Tony Corbell shows how to control the sun when doing outdoors portraits.
Tags:Controlling the Sun in Outdoors Photography,controlling sunlight,how to control the sun in outdoors photography,outdoor portrait,software cinema,tony corbell
Grab video code:
One of the cool things about this picture is coming to the beach. We’re on the Mission bay side of Mission Beach in San Diego on the South end of the beach and we’re on the bay side because it’s a little more calm. There’s fewer people which means we don’t have to worry about crowd control and that’s one of the issues that you’ll be faced with anytime you’re shooting on a nice beach. Permits also, of course you got to have your permits in order, but the main thing is crowd control and you’ve got to make sure that you’re able to shoot and get your work done. On this side of the bay, which is we’re just 200 yards away from the ocean side. We’ve got calm water, smooth sand and it’s calm and it’s quite, and it’s families and kids and it’s great over here.
Now, what we’ve chosen to do here basically is have three different brightnesses of our light on our subject and this is the same thing that we’ve read about in art books where you know that in order to produce depth in a photograph, you have to have the true tonality, the true brightness of our subject. And then, a shadow side of that and a highlight side of that in order to produce depth and roundness, texture, form, shape and dimension.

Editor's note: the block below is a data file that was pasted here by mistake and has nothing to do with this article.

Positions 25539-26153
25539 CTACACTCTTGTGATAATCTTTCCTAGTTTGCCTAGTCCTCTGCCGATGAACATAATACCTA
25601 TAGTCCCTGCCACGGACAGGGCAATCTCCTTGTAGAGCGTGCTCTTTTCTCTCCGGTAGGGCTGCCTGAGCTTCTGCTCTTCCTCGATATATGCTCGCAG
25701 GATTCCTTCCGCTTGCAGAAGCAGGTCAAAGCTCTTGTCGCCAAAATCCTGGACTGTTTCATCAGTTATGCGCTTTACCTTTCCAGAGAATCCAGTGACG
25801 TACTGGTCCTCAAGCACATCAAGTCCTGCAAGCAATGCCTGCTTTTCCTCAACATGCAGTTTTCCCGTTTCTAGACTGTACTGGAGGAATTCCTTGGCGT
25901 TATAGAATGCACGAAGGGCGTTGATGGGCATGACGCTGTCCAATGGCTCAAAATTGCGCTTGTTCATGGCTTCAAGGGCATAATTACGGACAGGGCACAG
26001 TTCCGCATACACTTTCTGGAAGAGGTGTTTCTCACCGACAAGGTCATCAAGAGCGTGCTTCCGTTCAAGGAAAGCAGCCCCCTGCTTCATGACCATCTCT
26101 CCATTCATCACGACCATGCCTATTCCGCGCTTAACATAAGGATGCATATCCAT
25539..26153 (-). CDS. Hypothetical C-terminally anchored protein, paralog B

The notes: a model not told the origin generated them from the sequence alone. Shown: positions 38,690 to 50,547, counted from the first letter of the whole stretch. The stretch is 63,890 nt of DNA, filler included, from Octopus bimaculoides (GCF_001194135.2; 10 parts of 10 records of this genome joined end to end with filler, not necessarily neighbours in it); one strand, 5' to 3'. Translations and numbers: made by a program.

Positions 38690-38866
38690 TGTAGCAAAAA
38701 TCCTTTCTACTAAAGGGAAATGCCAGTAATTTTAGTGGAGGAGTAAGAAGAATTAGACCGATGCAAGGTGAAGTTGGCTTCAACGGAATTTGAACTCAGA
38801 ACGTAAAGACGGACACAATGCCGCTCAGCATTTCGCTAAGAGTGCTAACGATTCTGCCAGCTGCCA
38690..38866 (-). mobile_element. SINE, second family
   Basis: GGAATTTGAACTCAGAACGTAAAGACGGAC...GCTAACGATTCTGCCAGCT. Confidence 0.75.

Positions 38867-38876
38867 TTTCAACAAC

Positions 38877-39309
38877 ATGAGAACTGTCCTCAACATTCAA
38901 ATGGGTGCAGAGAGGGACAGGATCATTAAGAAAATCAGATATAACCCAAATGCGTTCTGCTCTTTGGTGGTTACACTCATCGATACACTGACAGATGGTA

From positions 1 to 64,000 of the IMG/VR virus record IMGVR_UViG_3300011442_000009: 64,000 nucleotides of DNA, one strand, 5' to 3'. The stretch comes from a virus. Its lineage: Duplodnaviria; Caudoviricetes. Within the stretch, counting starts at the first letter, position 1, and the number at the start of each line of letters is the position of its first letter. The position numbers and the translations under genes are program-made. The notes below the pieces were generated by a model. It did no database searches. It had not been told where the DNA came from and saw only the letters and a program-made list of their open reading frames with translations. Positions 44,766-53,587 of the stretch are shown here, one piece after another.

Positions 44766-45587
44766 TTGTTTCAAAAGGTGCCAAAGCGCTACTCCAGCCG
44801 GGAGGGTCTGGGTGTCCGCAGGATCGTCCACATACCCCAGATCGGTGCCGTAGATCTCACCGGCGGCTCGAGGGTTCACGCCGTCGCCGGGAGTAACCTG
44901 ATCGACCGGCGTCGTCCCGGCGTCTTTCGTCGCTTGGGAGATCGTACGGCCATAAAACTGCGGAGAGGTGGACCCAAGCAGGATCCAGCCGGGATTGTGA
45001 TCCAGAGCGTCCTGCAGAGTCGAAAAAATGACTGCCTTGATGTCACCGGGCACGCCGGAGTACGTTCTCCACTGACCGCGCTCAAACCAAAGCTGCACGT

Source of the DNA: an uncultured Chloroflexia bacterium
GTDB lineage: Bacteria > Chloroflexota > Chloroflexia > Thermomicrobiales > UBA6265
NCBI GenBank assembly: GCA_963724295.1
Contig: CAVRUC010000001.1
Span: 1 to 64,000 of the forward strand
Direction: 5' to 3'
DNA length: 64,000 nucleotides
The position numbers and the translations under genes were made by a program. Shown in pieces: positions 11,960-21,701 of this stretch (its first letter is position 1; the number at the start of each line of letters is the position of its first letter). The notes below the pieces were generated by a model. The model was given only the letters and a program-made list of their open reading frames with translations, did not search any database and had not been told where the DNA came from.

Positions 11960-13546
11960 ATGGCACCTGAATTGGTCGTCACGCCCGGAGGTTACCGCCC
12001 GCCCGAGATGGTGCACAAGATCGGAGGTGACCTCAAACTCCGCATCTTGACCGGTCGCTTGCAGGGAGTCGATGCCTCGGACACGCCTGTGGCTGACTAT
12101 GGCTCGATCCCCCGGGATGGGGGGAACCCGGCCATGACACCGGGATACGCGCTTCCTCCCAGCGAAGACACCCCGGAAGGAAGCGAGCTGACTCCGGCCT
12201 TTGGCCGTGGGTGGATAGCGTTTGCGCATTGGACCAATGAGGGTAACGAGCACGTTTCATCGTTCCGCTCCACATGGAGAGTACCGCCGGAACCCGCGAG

So, we can do that by bringing this translucent fabric between the sun and our model. It calms down the highlight of my highlight side of the face. Makes our shadow a little bit brighter and it softens the edge of our shadow by making the light source larger and it gives us the ability to now work with the Plexiglas and mirror as it hair light or an accent light coming from behind the model, coming forward.
Now, that’s a simple, easy and inexpensive way to use mirrors and an expensive way to get an extra light when you’re out on location. I go to acrylic stores, plastic stores, you can go to home depot on your neighborhood, whatever you can find. Any place that’s sells Plexiglas always has a scrap pile, a scrap bin if you will. And it’s really, really inexpensive, so go there, dig around through scraps until you find some mirrored Plexiglas.
I use it all the time. I’ve got 5 or 6 pieces in this bag over here that cost me $22 and it last for years because it’s unbreakable. So, it works great then to redirect that direct sunlight back into the hair as an accent on the hair, the shoulder, the cheek line, all the way down to outline her shape and form. So, it’s a really simple shot though we’ve taking the sunlight and control that it is as if we were in the studio.
With the couple of my friends lending a hand, it doesn’t take a long to have my gear set up ready to go for the next shoot. For this shoot, all that’s needed is my Nikon D2X, a tripod, a diffusion panel and the Plexiglas mirror. Let’s just move right down here. I think I’m want to put you, just see this line toward that red pole, just go down, go up the way about 50.